Emily Koester

I know that the pumped storage station built in my town was originally built to take up the excess electricity that was generated by the Vernon nuclear power plant. I do not understand why it has continued to operate, even after Vermont Yankee has been shut down. The pumping of water contributes to erosion along the riverbank and makes the river inhospitable to wildlife.
I think that the pumped storage station should be shut down.

July 22nd, 2021

VT Rep. Michael Yantachka, member of the House Energy & Technology Committee

As we work to mitigate the effects of climate change on our environment, hydroelectric power must play a role in supplying carbon-free electricity. The hydroelectric dams on the Connecticut River are important in this effort. However, renewal of the licenses for the hydroelectric dams on the Connecticut River are contingent on how they affect the traditions and culture of the indigenous people who inhabit the area. In this case it is the Abenaki people of Vermont and New Hampshire who have had a relationship with the river for hundreds of years before the white man settled there. Great River Hydro has so far failed to involve the Abenaki people in its assessment of the effects of the license renewals on them. It is no longer ok to ignore our indigenous brothers and sisters. They have been pushed aside and co-opted for hundreds of years by the dominant white social structure. The license renewals should not be approved before this assessment includes participation by representatives of the Abenaki people.

June 15th, 2021

Paul Pouliot, Sag8mo – Cowasuck Band of the Pennacook – Abenaki People, Alton, NH

The colonial privilege of the energy industry seems to be continuing for another 100 years. These dams were used to interrupt and terminate our traditional water and food ways by blocking migratory fish. We survived on these fish for thousands of years. The creation of industrial dams were a major component of the colonial process of ethnic genocide and the taking of our homelands of N’dakinna. Today, the utility industry has so many dams on the water and food ways of the greater Indigenous community that we that we can hardly keep track of all of them. We can not see any good from allowing them continued and exclusive use of this most valuable public resource of our waterways – that they continue to abuse for their corporate greed.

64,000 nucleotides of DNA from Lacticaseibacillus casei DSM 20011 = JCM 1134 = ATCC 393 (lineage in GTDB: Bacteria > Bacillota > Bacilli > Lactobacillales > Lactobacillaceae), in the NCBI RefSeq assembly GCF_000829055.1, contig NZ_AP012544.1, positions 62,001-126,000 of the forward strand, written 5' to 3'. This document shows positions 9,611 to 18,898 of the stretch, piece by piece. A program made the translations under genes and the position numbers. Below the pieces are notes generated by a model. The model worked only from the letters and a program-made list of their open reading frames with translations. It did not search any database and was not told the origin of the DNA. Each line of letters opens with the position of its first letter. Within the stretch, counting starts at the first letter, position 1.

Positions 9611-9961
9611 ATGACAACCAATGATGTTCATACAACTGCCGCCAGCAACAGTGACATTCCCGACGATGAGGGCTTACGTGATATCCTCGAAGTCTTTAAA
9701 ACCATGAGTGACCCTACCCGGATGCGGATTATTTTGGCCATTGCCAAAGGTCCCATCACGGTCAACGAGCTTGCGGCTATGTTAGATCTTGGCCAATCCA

As this licensing process continues they have not been working in good faith with regional Indigenous communities. The federal licensing process is so flawed and one sided in favor of the dam operators. We attempted to follow every meeting and to respond to the process as best that we could – but it turned into a great waste of time. Without going into greater detail, the process which they call Indigenous consultation and their development of TCP’s is misleading and mispresented. They have no idea or interest in what the waterways were like in the past or the impact that their dams has had on our people, past and present.

We stressed, that these “fish killing” dams needed to be removed or updated with effective and operational fish access up and down river. We were continually told that migratory fish, such as salmon and sturgeon, will never be allowed to return. Furthermore, that there is always another dam down stream – that will never be removed.